The blues is a relatively limited form – stray too far from convention and it simply isn’t blues anymore. And one can argue that it’s long been pretty much perfected, with little room left for innovation or ongoing development.
Throughout their career, Lil’ Ed and the Blues Imperials haven’t deviated from the raucous, slash and burn blues they managed to get absolutely right on their very first outing. The band’s seventh release, Full Tilt, adheres to the same it-ain’t-broke formula – hoarsely shouted vocals and stinging slide guitar atop a relentlessly driving beat. But when it’s done this well, with such infectious energy and unbridled enthusiasm, the results remain fresh and vital indeed.
Electric blues is all about the groove, and few outfits lay down as solid a base as Ed’s Blues Imperials. Bassist James ‘Pookie’ Young (Imperials co-founder and Ed’s half-brother), drummer Kelly Littleton, and rhythm guitarist Michael Garrett provide the firmest of foundations for Williams’ searing slide work, negotiating the tricky territory between impeccably tight and joyously loose with easy-going aplomb.
Lil’ Ed (a nephew of seminal slide guitarist J. B. Hutto) plays his blues strictly for the party, with raw power and an in-your-face attitude, though invariably with good humor and an ever-present smile. From the opener, a furious “Hold That Train” through the frantic “Take Five” that bookends the celebration, Ed and the boys approach everything with no holds barred and the pedal to the medal all the way. Subtle it’s not, and yes, most of it sounds familiar – although the majority are originals courtesy of Ed and his partner Pam – but with basic blues a near-perfect form, why mess with success?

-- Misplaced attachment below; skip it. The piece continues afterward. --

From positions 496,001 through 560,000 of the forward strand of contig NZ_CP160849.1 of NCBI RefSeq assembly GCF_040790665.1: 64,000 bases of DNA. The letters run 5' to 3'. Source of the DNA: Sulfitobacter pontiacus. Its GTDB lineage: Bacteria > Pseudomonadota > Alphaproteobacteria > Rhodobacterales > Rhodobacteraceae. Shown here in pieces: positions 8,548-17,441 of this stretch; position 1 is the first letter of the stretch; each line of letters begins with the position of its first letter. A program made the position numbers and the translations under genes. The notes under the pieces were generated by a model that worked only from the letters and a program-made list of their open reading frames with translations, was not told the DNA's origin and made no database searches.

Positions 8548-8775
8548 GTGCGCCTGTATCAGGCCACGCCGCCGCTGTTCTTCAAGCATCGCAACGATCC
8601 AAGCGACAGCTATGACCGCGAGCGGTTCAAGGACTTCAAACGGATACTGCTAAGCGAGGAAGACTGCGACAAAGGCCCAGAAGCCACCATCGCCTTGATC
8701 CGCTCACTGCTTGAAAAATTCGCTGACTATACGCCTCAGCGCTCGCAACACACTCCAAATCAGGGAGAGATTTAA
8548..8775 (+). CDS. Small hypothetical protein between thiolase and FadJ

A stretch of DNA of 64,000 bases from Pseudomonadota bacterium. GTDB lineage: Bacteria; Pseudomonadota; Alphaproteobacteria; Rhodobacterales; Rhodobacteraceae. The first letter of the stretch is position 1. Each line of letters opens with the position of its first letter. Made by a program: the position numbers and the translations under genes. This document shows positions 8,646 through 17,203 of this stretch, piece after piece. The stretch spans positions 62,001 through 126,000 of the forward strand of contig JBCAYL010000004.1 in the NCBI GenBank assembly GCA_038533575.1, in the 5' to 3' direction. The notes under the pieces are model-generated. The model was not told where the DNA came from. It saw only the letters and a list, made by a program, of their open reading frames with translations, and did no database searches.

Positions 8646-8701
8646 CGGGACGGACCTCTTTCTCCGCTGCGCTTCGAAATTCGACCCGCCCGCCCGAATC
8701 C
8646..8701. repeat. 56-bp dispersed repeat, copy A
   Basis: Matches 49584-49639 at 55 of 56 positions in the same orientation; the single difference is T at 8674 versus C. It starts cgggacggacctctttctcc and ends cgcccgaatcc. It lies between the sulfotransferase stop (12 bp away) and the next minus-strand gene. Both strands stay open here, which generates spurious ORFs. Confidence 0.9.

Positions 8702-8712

Variety comes in the form of funk (“Housekeeping Job,” Woman Take A Bow”) and a few slow grinders (“Check My Baby’s Oil,” “Life Got In The Way,” “Every Man Needs A Good Woman”), but for the most part it’s shuffles and boogies at – literally – full tilt. Horns augment a few tracks, though they’re not really necessary; Ed’s not the type to leave a great deal of space, anyway, and Mr. Garrett’s busy rhythm work takes care of what’s there.
If you’re familiar with Lil’ Ed’s output, you’ll know exactly what to expect, and this one’s easily the equal of any of his previous releases. If you haven’t yet encountered the diminutive dynamo and his brand of musical mayhem, this would be an ideal introduction. Either way – everyone should have at least a lil’ Ed in their collection …!